Studies inexperimentally-induced animal models of colitis have shown beneficial effectsof probiotics in terms of reduction of intestinalPREBIOTICS: Although prebiotic and probioticapproaches are likely to share common mechanisms of action since their effectis impacted through the increase of beneficial colonic bacteria in both cases,they differ in specific effects on microbiota composition and host metabolism.Selective Stimulation of Beneficial Bacteria In the GI tract, prebioticsselectively stimulate indigenous beneficial bacteria such as bifidobacteria andlactobacilli (Reid et al. Although the Prebiotics 35 effect of certainprebiotic-like inulin-type fructans on Bifidobacterium population is welldocumented, in vivo studies usually tend to consider the bifidobacterialcommunity as a whole, ignoring interspecies differences (Macfarlane et al.Prebiotic Effects The effects of prebiotics have been primarily directed towardthe colon, but an increased amount of evidence demonstrates that prebioticsexert their effect beyond the GI tract (Lenoir-Wijnkoop et al. PrebioticEffects The effects of prebiotics have been primarily directed toward thecolon, but an increased amount of evidence demonstrates that prebiotics exerttheir effect beyond the GI tract (Lenoir-Wijnkoop et al. The differentmechanisms of prebiotic action are complex and have been summarized in FigureSelective Stimulation of Beneficial Bacteria.
This definition has recently beenupdated as follows: ‘a prebiotic is a selectively fermented ingredient thatresults in specific changes in the composition and/or activity of the gastrointestinalmicrobiota, thus conferring benefit(s) upon host health’ (Gibson et al.Products of prebiotic fermentation by lactobacilli and bifidobacteria, such aslactic and acetic acid, can also be subsequently degraded by other members ofthe gut (Duncan et al. Prebiotics have been originally defined as’non-digestible food ingredients that beneficially affect the host byselectively stimulating the growth and/or activity of one or a limited numberof bacteria in the colon, and thus improve host health’ (Gibson and Roberfroid1995. This may impact their competition with other commensals. Impact of Prebiotics on Short Chain FattyAcid Production SCFAs (acetate, propionate, and butyrate) are the main productsof prebiotic fermentation in the gut. Close relationships between microbesusually explain an increase in butyrate production, often seen in the presenceof prebiotics, despite the fact that primary prebiotic utilizers (lactic acidbacteria) fail to produce this compound.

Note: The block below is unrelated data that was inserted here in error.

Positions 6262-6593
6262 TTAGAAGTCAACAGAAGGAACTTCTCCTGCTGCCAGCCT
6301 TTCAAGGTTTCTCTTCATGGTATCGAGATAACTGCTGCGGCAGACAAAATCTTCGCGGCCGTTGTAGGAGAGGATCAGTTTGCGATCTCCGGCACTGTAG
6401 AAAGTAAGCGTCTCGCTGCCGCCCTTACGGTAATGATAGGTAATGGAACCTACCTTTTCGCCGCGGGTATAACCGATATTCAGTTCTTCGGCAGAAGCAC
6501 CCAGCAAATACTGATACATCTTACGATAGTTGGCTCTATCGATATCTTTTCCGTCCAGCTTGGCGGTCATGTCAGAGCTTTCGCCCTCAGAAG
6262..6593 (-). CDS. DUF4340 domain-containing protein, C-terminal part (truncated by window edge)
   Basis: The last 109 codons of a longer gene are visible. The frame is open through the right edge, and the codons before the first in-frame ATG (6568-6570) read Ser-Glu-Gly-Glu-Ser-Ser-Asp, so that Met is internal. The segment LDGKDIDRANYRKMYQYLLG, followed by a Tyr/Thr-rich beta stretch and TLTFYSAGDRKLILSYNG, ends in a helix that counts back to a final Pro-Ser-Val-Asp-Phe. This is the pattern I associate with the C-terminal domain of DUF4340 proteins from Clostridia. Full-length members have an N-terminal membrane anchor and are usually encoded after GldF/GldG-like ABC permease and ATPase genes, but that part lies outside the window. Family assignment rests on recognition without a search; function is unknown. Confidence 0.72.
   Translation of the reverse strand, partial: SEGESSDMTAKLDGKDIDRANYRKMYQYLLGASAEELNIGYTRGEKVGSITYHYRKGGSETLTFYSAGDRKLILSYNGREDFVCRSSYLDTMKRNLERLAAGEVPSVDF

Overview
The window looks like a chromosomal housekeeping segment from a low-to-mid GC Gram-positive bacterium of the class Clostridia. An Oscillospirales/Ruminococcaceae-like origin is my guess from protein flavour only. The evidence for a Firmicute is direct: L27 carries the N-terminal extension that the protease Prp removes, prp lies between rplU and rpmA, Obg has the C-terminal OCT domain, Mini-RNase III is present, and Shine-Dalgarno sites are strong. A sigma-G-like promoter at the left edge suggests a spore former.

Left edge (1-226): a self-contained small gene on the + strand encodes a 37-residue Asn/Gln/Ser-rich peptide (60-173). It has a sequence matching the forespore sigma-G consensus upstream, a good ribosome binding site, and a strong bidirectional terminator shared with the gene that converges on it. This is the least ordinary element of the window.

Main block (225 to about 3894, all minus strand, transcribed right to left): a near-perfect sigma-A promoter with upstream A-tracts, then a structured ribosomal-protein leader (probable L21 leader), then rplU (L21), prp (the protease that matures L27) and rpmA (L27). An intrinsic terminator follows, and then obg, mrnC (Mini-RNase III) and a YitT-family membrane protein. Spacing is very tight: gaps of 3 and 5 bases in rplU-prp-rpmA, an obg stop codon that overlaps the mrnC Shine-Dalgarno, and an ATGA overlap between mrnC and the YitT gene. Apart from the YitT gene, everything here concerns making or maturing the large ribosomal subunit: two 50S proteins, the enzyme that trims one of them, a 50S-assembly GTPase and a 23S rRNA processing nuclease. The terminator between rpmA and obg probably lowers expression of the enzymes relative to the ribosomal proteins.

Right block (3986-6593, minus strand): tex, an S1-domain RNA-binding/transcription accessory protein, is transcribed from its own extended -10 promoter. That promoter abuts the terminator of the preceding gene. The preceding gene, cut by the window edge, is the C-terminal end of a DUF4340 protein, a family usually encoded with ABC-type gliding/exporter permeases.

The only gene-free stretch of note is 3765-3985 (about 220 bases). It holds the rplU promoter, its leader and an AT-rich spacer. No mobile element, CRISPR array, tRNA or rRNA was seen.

SCFAs may be important in hostmetabolism as these compounds provide energy to the host. Regulation of HostMetabolism Metabolomic studies that measure the impact of a single prebiotichave started to reveal the complexity of the changes induced by its ingestion.Using a multicompartmental modelling approach with metabolic signatures from 10tissue/fluid compartments to assess the effects of 5 g/day of galtactosyloligosaccharides,a significant reduction of lipogenesis, triacylglycerol incorporation intolipoproteins and triglyceride concentration in the liver and the kidney couldbe measured in mice (Martin et al. These different mechanisms illustrate thecomplexity of regulation of the host metabolism by prebiotics. This effect maybe partially due to the interaction of inulin type fructans with the Fok1 gene,a genetic modifier of calcium absorption, as well as due to the acidicenvironment caused by the production of SCFA, which may increase the solubilityof minerals and thus enhance their absorption (Abrams et al. MineralAbsorptionThe addition of prebiotics in food may offer other benefits by improving hostabsorption of minerals (like calcium or magnesium.
Crude fractions of chicory(a source of inulin) have shown improved bone parameters relative to native orreformulated inulin in rats, suggesting possible synergies between inulin-typefructans and other nutrients (Demigne et al. Re- cent advances in this fieldshow that inulin-type fructans enhanced calcium absorption primarily via thecolonic mucosa in humans (Abrams et al. Antiadhesive Prebiotics An extension tothe prebiotic concept is the use of oligosaccharides that selectively preventadhesion of certain bacterial species by mimicking their binding sites. Whilethis field of research is intriguing, no human trials have examined prebioticsin pro- phylactic studies and it warrants further investigation.